Most of us are on a budget (not talking to you, Beyonce). Many of us like white wine. Some of us have attempted to purchase white wine on said budget and found ourselves in the wasteland of powerfully high acid Pinot Grigio and “I can’t believe it’s not butter” Chardonnay.

We may not all be able to have a Yacht kind of lifestyle, or sit on Jay Z’s lap without incurring a pending lawsuit, but we can (by god) find some decent Chardonnay that doesn’t taste like it was run through a bag of popcorn and wood chips.

The beauty (and tragedy) of Chardonnay is its flexibility of character—so if you find a good bottle, write the winemaker a nice note.

A to Z Wineworks 2013 Oregon Chardonnay BEST SPLURGE

A to Z Wineworks 2013 Oregon Chardonnay

Not a butterbomb, this one’s unoaked, with noticeable minerality and light, clean fruit flavors that span the gamut from pear to pineapple to citrus. Bonus points for green practices.

2012 Heron Chardonnay (California)

2012 Heron Chardonnay

The key here is just six months in neutral French oak (neutral meaning the oak is so spent, it’s not contributing anything, like a contestant at the end of a dance marathon). You get great acidity balanced with some custard and tropical fruit.

2011 Vega Sindoa Chardonnay (Spain)

Vega Sindoa Chardonnay

Yes, this wine’s seen some time in new French oak (like someone at the beginning of a dance marathon), but by now, the wood’s receded and it’s all smooth fruit. Harder to find but if you can, buy.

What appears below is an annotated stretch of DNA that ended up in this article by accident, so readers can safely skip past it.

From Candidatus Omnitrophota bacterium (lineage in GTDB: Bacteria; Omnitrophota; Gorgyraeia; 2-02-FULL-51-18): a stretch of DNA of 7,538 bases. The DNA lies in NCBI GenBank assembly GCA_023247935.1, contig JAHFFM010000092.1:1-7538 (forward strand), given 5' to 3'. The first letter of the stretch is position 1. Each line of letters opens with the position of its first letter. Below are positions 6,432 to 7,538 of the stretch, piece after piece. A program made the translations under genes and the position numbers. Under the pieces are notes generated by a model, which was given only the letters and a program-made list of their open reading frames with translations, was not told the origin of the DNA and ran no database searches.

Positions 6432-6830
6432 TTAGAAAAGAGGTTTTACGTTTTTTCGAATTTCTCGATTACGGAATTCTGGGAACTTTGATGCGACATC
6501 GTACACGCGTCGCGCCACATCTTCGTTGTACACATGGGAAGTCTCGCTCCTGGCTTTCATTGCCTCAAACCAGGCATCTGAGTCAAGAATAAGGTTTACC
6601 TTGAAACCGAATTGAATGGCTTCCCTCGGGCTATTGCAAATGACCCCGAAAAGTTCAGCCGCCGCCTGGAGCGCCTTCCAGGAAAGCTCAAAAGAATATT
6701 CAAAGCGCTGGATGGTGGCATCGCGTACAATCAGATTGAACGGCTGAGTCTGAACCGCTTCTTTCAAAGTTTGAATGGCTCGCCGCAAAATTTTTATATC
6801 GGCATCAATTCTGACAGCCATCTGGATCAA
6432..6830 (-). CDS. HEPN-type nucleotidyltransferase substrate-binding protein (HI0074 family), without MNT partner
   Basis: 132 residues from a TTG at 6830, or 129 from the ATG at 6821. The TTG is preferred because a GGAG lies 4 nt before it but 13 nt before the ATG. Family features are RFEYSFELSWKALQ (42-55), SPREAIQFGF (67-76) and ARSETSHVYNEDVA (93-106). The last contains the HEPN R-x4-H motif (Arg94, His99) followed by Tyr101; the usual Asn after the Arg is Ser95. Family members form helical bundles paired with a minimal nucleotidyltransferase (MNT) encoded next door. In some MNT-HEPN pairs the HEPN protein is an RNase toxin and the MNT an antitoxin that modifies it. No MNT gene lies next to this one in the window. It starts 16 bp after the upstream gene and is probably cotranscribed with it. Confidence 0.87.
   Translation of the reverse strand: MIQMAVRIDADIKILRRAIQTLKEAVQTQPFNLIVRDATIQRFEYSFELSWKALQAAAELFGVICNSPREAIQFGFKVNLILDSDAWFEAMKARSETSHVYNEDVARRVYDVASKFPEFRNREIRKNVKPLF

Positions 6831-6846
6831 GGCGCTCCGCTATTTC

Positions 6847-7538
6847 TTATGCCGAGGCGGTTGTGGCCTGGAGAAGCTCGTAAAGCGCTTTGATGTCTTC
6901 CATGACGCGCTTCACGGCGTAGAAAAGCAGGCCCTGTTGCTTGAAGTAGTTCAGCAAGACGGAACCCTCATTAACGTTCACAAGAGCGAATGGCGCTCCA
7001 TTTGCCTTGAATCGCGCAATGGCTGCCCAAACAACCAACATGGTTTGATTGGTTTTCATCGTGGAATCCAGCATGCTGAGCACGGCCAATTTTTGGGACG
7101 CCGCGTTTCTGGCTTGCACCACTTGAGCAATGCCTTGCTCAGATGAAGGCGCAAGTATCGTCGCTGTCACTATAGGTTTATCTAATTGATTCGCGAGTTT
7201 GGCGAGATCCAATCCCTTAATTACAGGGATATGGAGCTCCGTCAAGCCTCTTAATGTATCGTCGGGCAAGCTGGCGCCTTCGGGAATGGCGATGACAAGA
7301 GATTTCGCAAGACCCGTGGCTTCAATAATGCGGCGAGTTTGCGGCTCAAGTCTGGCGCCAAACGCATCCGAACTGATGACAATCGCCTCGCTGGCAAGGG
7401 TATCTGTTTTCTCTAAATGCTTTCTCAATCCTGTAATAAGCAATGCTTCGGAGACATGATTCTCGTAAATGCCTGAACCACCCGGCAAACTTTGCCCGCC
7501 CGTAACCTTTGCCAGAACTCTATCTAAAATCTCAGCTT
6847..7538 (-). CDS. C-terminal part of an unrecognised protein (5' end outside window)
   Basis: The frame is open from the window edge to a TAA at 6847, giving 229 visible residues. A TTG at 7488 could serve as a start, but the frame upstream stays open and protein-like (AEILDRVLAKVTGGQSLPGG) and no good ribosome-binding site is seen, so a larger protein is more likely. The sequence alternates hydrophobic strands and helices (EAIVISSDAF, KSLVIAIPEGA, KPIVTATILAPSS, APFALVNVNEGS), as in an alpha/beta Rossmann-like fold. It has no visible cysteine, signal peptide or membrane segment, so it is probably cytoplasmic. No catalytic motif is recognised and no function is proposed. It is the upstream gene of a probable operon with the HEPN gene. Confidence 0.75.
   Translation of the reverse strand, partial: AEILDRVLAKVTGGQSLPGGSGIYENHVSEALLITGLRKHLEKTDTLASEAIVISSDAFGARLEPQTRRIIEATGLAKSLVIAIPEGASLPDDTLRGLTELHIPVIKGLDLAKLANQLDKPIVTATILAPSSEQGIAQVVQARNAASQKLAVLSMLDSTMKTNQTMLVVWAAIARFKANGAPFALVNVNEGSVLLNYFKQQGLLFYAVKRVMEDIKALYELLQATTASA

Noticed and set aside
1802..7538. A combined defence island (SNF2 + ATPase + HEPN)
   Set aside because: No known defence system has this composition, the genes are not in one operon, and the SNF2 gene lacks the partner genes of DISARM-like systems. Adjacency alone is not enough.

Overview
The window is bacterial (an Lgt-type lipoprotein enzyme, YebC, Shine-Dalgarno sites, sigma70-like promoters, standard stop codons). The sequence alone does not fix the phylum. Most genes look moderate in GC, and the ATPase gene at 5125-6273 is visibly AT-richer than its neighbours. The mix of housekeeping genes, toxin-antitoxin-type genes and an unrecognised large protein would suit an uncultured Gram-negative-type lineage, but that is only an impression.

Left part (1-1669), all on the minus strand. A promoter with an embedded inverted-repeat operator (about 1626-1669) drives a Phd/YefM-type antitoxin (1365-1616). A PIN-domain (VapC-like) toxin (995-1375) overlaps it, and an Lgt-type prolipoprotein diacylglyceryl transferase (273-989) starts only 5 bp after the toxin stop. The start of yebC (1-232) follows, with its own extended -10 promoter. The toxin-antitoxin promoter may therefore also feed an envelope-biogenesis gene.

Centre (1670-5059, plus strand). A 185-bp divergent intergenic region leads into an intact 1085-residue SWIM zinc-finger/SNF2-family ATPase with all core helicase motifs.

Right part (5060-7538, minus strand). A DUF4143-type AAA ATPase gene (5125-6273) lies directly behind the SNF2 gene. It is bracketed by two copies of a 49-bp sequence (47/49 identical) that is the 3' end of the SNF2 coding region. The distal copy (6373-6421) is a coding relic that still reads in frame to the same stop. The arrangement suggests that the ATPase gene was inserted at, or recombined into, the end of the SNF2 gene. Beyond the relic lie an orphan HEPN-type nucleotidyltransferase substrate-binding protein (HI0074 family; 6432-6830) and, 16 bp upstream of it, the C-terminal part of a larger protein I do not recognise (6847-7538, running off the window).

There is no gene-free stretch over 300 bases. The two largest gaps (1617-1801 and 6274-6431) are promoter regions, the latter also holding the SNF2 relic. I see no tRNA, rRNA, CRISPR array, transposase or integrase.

Backsberg Kosher Chardonnay

Backsberg Kosher Chardonnay

Kosher, and South African, but most importantly, reliably tasty with a tame co-mingling of citrus and nuts, peach skin and a velvety mouthfeel. Yeah, we said it.


Morro Bay Split Oak Estates Chardonnay

Morro Bay Split Oaks Chardonnay

Aged on the lees, aka with yeast, giving it a rounder mouthfeel and leaning (not too heavily) into the creaminess. Imagine vanilla ice cream topped with fresh cut pineapple and maybe sprinkled with nutmeg.


2012 Foxglove Chardonnay

2012 Foxglove Chardonnay

Another unoaked Chardonnay (noticing a pattern?) that doesn’t undergo malolactic fermentation—a process that basically turns acidity into creaminess—so you get the flavor of the grape more so than any process. Meaning you’ll get yellow fruit, minerality, and grass. (Not that kind.)

2013 Barossa Valley Chardonnay

2013 Barossa Valley Chardonnay

Here’s where wood works with Chardonnay—like a frame for a beautiful picture (whereas many affordable chardonnays are basically just giant frames). Good fruit, minerality, and a backbone of wood.


Meridian Chardonnay BEST VALUE

Meridian Chardonnay

At less than ten bucks a bottle, you might be suspicious (single digit wines can get iffy), but Meridian has a consistently crisp character, citrus, green apple, and Chardonnay tropical notes with a balance of just a bit of oak (half the grapes ferment in American and French oak barrels).

Jekel Gravelstone Monterey County 2012 Chardonnay

Jekel Chardonnay

It’s all in the name—the rocky earth in the Salinas Valley yields a wine that’s got the delicate fruit, baked apple, pear and hints of florals.

2011 Chateau Ste. Michelle Chardonnay BEST FOR PAIRING

Chateau Ste Michelle

More expensive—by maybe five bucks—than more recent vintages, but worth the uptick in price. Like most drinkable oaked Chardonnays, this one blends in a proportion of steel tank-fermented Chardonnay, lending a zippier freshness. Classic flavors like apple and citrus are hit with spice from seven months in French and American oak and smoothness from aging sur lie (on the lees, AKA with the yeast).